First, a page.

German PPI Hits New All-Time High as Electricity Prices Soar

By Geoffrey Smith -- The pressure on the European Central Bank to keep raising interest rates increased again on Tuesday as the Eurozone's largest economy recorded a new all-time high for factory gate inflation. 

German producer prices rose by 7.9% in August, and were up 45.8% from a year earlier, statistics office Destatis said. Both figures were records in the 83-year history of the Federal Republic and were well above analysts' expectations. Economists had expected the PPI to slow to only 1.6% on the month and 37.1% on the year. 

Destatis said the biggest factor behind the development was the surge in electricity prices against a backdrop of increasing problems with output from France's fleet of nuclear reactors. 

These are historically a big exporter of power, but have been dogged both by technical problems and, increasingly, a lack of water flow in France's rivers due to drought. Low water levels in Germany's rivers, particularly the Rhine, also made it nearly impossible to ship coal to power stations in the south of the country. This concern became particularly pressing as Russia all but stopped shipments of natural gas at the end of the month.

Energy prices as a whole were up by 139% from a year earlier and by 20.4% from July. Electricity prices in particular rose 175%. However, the increases weren't limited to energy: prices for intermediate goods rose 17.5% and prices for capital goods rose 7.8%, while durable and non-durable consumer goods rose 10.9% and 16.9%, respectively.

The emergency situation that dominated in August has receded a little in the meantime, with water levels on the Rhine rising to allow navigation. Prices have also come down in reaction to signs of a shift in German policy, notably with regard to the country's last three nuclear reactors. Two of these will now stay active as reserve capacity through the winter, rather than being decommissioned at the end of the year.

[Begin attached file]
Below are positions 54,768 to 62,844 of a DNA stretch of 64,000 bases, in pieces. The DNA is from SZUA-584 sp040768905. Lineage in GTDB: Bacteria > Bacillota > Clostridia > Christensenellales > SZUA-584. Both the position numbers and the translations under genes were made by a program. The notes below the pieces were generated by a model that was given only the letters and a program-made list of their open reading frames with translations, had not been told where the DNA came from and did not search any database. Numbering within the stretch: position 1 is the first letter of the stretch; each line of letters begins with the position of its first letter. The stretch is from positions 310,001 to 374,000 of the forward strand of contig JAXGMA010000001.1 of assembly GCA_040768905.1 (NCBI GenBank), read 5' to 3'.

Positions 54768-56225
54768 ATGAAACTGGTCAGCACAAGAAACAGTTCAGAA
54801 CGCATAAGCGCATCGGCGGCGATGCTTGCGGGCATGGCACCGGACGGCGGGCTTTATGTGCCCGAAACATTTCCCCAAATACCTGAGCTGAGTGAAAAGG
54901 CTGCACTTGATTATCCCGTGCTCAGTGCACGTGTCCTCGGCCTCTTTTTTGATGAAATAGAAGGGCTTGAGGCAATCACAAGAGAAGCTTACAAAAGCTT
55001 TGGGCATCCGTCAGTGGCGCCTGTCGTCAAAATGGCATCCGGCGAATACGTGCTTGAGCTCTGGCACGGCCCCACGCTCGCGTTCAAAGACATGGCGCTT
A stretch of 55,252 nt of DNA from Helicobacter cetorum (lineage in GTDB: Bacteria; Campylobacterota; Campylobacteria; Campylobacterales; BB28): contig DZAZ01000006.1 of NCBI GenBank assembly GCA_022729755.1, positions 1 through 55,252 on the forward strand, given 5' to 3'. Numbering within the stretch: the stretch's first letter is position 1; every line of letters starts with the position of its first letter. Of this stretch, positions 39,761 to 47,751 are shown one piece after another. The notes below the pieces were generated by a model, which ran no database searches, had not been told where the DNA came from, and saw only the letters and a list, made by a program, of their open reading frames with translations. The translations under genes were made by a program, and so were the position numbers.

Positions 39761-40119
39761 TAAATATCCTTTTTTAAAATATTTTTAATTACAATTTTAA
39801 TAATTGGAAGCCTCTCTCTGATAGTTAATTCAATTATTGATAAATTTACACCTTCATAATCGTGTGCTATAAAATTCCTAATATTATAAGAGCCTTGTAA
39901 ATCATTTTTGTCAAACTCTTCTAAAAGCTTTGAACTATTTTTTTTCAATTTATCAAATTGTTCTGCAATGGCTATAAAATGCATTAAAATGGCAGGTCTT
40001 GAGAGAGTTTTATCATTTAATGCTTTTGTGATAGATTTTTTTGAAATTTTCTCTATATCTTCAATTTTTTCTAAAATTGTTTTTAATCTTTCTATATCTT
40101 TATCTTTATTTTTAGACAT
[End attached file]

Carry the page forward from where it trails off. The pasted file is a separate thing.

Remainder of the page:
Wholesale power prices have also eased as the European Union has stepped up efforts to reduce demand and change the pricing mechanism that effectively allows gas-fired generators to determine overall market prices. From a peak of over 1,015 euros a megawatt-hour in August, prices for 2023 baseload power in Germany have fallen to 530 EUR/MWh as of Monday. That's still a multiple of where prices have historically traded however, and still represents a direct threat to the existence of many parts of Germany's manufacturing sector. 

Germany is also making steady progress in replacing Russian gas imports. Chancellor Olaf Scholz is set to sign contracts for the supply of liquefied natural gas when he visits the United Arab Emirates on Sunday, according to German media reports on Monday. 

The government has already chartered two floating terminals that will regasify liquefied natural gas and feed it into the German grid from the turn of the year, replacing around a quarter of its usual import volumes from Russia. A further two such Floating Storage and Regasification Units, or FSRUs, are due to start operations later in 2023, meaning that over half of the supplies from Russia will be covered. 

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